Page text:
(Source: www.straitstimes.com)

As a former swimmer, I am used to collecting medals and trophies.

But a medal I received yesterday is now the most precious in my collection. It is not gold, or silver, or bronze. I was not perched on any podium. But the finisher’s medal awarded to all who completed The Straits Times Run on Sunday (July 16) is significant because it took me the most effort to achieve it.

Because I have water feel, swimming was almost always effortless for me and even now, more than 35 years after my competitive days ended, I still find the pool a natural environment – safe and comfortable.

Running, on the other hand, has always been an Achilles’ heel. I struggle with tempo, both in strides and breathing, pace, everything. As I pointed out on Friday, I can’t even put my right foot right – with that leg swinging out ever so slightly whenever I take a step. I do the “Funky Chicken” flap with my arms… the list goes on.

It is why my medal – even though it is only for the 5km fun run – is close to my heart.

When I first decided to take part – this is my first-ever 5km run at the age of 47 and with over two decades of a sedentary lifestyle behind me – all I aimed for was to not finish dead last. I had visions of the poor pacers having to turn into sweepers as they kept me company, the logistics people having to rush to remove barriers and dismantle and pack up the drink stations as they waited for me to go past.

Fortunately, I finished in 41min 10sec – 4D anyone?

And I had a (unexpectedly) great time to boot. Even though various parts of my body are stiff and creaking as I write this (I am paying the price for forgetting to stretch as I was so elated to simply have finished).

 

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It was a glorious morning, with days of rain finally giving way to sunny skies and a gentle breeze. As my family and friends – who had agreed to run with me to support my efforts – queued up alongside me at the start, and there was a clear buzz in the air, I could almost see why thousands of Singaporeans give up their Sunday sleep-ins to race week in, week out.

The route was scenic – I was particularly enthralled by the streak of dazzling light on the waters of Marina Bay, cast by the reflection of MBFC or one of its neighbours. It was like one of those pictures that simulated a stairway to heaven. For me, this was a huge plus, a reward almost.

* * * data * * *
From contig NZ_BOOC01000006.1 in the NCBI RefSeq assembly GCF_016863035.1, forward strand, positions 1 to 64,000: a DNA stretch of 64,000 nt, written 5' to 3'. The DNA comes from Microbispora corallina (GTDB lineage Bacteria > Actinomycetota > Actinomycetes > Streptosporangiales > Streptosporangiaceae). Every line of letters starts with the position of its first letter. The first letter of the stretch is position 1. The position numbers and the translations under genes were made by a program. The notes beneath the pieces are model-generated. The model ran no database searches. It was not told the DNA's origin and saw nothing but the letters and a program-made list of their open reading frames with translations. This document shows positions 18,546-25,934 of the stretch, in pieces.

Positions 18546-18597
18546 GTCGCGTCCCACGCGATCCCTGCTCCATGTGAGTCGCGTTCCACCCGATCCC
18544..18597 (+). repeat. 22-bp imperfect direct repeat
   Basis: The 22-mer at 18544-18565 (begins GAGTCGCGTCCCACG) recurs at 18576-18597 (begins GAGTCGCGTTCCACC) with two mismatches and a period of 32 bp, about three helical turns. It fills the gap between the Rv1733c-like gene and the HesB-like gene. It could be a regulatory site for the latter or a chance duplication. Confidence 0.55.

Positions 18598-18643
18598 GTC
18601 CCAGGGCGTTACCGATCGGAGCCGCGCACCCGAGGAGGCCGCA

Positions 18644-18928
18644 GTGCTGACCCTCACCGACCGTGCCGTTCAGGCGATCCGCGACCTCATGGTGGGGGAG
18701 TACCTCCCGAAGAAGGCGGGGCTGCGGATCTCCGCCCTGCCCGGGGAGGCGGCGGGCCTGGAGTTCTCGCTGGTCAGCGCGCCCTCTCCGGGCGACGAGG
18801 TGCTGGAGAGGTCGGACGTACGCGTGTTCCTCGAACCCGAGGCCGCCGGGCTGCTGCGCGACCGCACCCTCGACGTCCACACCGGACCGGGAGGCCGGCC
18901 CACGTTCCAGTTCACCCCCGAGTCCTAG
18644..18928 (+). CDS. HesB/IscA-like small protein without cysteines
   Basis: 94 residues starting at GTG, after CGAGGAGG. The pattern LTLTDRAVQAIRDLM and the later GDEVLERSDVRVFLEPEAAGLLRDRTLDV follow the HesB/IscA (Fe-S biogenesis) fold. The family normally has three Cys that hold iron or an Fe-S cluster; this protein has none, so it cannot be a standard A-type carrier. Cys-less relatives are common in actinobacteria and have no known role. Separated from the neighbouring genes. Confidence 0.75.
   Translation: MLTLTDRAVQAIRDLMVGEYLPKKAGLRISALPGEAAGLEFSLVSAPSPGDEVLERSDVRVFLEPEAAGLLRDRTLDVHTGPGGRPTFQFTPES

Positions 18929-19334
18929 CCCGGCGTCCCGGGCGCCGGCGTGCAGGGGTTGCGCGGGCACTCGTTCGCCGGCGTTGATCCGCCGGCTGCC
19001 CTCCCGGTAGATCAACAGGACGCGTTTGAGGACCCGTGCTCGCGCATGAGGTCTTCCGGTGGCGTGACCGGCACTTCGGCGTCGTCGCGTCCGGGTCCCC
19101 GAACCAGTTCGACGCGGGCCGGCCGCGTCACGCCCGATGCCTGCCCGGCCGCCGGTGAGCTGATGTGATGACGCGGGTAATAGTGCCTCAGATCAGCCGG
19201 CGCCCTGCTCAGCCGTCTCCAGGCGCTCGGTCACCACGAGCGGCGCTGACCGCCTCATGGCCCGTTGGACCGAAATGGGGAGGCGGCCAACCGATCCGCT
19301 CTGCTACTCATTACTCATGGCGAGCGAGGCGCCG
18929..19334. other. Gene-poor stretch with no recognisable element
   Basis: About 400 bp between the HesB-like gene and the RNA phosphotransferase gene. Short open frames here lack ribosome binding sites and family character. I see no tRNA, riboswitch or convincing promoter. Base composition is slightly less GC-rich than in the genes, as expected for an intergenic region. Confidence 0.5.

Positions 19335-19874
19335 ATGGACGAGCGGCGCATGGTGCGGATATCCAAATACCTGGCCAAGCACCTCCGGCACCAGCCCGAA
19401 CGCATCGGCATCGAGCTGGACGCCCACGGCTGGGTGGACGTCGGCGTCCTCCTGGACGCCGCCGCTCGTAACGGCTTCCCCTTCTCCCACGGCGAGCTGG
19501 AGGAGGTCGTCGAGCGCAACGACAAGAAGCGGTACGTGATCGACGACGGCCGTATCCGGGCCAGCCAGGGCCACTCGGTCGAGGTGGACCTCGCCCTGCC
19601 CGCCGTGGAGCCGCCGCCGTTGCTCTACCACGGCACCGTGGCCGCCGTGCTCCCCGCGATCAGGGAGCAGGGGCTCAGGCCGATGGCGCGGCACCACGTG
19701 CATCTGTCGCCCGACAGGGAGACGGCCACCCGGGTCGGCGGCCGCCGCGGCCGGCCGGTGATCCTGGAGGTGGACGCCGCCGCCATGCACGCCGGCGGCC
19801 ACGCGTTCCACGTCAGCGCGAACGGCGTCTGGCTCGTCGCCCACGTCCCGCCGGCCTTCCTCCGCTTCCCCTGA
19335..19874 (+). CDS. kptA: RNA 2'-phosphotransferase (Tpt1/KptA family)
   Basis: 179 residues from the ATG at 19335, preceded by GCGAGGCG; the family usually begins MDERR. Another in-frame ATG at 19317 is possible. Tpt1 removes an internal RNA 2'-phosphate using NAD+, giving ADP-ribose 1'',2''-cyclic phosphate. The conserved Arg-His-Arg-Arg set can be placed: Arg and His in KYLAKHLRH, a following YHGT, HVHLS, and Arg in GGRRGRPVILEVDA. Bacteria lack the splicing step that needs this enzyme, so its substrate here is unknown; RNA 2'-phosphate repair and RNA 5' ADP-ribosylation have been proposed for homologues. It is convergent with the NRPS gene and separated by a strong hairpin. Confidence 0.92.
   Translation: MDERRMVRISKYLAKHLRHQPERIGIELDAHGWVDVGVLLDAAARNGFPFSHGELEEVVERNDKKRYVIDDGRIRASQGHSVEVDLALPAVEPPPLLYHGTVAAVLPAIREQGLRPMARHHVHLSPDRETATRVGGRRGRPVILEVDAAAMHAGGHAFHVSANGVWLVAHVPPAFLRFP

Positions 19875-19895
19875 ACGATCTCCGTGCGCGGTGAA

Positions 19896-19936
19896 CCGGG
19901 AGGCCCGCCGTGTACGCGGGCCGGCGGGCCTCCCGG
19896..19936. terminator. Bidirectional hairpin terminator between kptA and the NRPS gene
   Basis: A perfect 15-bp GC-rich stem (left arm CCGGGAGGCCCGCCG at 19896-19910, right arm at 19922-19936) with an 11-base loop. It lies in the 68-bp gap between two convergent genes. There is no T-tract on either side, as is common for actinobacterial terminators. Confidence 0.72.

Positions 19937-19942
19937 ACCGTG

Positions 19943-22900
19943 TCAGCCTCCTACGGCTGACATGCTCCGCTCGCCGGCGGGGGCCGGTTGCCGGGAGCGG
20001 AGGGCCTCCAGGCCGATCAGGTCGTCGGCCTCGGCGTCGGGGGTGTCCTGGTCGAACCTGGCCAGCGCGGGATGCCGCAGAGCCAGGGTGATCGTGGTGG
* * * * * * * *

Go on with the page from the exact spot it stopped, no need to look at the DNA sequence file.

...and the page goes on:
I got “stitched up” as we approached the pit lane at the F1 building and had to slow down and walk so the cramp in my side would ease, but that also gave me the chance to take in the others around me. And this is what I learnt: Fast, slow, walking, running, jogging – there is a sense of belonging with this sneakered and sweaty tribe.

Which brings me to my tribe.

Earlier this year, at The Straits Times Athlete of the Year award ceremony, I noted that it takes a multi-pronged effort to develop a champion, like how it takes a village to raise a child.

Well, it took a “village” to get me to this point too.

ST sports editor Lee Yulin (third from left) with her “tribe”. From left: ST science editor Chang Ai Lien, Mohamed Faizal, Esther De Silva, Deidre De Silva, Daniel Gwee, Nicole Tan, Kamalini Ramdas, Joy Wong, Lisa Ang. PHOTO: NICOLE TAN

I could not have done this without my family, friends, colleagues, members of the sports fraternity and my trainer Mohamed Faizal at True Fitness – who encouraged me over the last few months, cheered me, trained with me, refused to accept my excuses, and ran alongside me and kept me going, right till the finish line.

Even you, the readers, have played your part with your encouraging comments.

Thank you for journeying with me.

And now, to take on the 10km.

See you all next year!

Dedicated to the memory of my late mother Nancy Lee Fong Lian (June 23, 1929 – May 20, 2017)

More Info: www.straitstimes.com

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